As a reaction to the ever-present political, economic and social inequities throughout Latin America, nueva canción emerged as a manifestation of resentment and discontent through music. Nueva canción merged traditional folk music with a wide array of popular social justice themes of the times. The movement began in Chile and Cuba, and spread throughout Latin America, eventually reaching Puerto Rico. As with all other Latin American countries, nueva canción had an important cultural role in Puerto Rican protests. These songs had essentially three purposes: as tools to record history, to promote anti-imperialist and anti-capitalist agendas, and to provide a common thread between problems occurring in various Latin American countries.
Here, we will do a brief overview of protest songs in Puerto Rico and in other Latin American countries since the 1950’s, and touch upon how music is used today in protests. All of the music that we will talk about can be accessed in a Spotify playlist by clicking on the image above.
Nueva canción was most prominent in Puerto Rico in the 1970’s and 80’s, in the protests of the University of Puerto Rico. In short, the students protested the presence of a United States Armed Forces training program on campus, and the prohibition of pro-independence activities on campus. Against this backdrop, Florida-born student and artist Roy Brown rose to prominence with the release of his songs of protest. In Míster con macana, Brown denounces police brutality that occurred against students that were protesting. In Antiguos baluartes and Señor inversionista, Brown criticizes the capitalist outsiders that came to the island and took hold of all the resources (monetary, natural, political, etc.). Finally, in Descarga #51 and in Monón, Brown alludes to interventionist policies that the United States had adopted in other countries, Latin American or otherwise. He expresses how Puerto Ricans are a part of them due to their United States citizenship, and laments our inability to do anything about it.
The movement was just as insightful and critical in other countries that were in conflict. In Playa Girón, Silvio Rodríguez of Cuba uses a clever analogy of his own work in a boat called Playa Girón to discuss the unsuccessful Bay of Pigs invasion. Likewise, Víctor Jara calls out the Chilean Minister of the Interior, Edmundo Pérez Zujovic, for ordering his men to murder 11 peasant squatters in Puerto Montt, in his song Preguntas por Puerto Montt. Finally, Panamanian singer Rubén Blades uses Juan González to tell the story of a guerrilla fighter that died at the hands of the army. He emphasizes that, although his music was based on his experiences in Panamá, he explicitly writes his songs so that they can take place anywhere in Latin America.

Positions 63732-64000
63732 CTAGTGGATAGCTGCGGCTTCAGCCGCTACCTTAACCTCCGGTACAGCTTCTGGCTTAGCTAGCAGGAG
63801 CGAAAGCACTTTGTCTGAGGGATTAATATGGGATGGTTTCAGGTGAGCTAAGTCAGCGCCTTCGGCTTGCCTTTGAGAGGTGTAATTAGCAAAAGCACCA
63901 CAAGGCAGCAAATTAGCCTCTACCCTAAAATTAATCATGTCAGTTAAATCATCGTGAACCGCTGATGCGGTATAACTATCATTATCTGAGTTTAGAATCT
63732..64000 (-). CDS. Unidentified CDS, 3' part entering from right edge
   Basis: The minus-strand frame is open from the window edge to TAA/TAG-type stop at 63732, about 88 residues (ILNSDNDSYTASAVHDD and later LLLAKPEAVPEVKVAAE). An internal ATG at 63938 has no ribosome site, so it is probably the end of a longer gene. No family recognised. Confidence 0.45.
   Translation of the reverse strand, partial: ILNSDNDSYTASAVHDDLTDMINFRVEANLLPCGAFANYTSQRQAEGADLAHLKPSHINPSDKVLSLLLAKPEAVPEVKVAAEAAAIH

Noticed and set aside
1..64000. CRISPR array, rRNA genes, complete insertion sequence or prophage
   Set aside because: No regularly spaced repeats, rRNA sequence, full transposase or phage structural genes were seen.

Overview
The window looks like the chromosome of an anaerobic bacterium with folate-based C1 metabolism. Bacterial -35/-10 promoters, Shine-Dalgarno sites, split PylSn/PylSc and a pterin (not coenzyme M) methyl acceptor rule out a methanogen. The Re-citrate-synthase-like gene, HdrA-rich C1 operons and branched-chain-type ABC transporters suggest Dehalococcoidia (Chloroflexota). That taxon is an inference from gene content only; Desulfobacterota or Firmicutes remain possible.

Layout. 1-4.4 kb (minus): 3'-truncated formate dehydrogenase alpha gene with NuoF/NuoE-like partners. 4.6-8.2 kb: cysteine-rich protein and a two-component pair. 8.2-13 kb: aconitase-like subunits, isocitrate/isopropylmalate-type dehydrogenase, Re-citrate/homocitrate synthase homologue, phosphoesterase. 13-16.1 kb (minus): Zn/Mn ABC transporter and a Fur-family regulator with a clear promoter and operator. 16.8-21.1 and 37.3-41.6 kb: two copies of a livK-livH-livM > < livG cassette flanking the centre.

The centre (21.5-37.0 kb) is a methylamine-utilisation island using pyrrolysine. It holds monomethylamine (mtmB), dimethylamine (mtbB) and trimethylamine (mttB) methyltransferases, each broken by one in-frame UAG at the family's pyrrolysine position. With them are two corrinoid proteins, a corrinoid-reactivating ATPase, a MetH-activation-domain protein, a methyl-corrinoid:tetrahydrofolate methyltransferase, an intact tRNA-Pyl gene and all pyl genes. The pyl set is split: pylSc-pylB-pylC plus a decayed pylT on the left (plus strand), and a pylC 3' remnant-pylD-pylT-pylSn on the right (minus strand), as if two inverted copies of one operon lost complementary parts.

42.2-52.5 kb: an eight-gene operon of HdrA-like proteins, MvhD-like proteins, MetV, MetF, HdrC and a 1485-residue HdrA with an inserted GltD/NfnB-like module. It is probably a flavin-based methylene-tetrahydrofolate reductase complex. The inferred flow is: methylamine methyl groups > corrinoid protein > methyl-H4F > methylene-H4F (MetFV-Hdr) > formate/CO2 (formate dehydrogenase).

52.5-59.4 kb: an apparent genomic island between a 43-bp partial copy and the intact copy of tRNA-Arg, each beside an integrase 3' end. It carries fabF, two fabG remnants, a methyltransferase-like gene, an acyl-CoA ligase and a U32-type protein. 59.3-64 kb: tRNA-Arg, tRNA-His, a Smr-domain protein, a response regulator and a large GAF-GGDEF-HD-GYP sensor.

Just as important as knowing the kind of music that was used in the protests nearly half a century ago is appreciating how protest songs have changed in the last 50 or so years. As it happens, using music as a revolutionary tool is still a present trend, although not as nueva canción. Perhaps the clearest example is the work of Calle 13, a group that devoted an entire album to protest songs. In Calma Pueblo, Calle 13 criticizes the current political environment that had recently laid off hundreds of thousands of workers. Extending their reach, Calle 13 uses El hormiguero to invite Latin American countries to unite in countering American interventionism. To finish off, Latinoamérica is a poignant, powerful narrative of an idyllic Latin America, and of the willingness of its people to move forward.
All of this goes to say that using music as a tool of protest is a deeply ingrained tradition in Puerto Rico and elsewhere in Latin America. It is because of this that any study of Latin American revolutions would only be complete by paying just as much attention to the music of the time.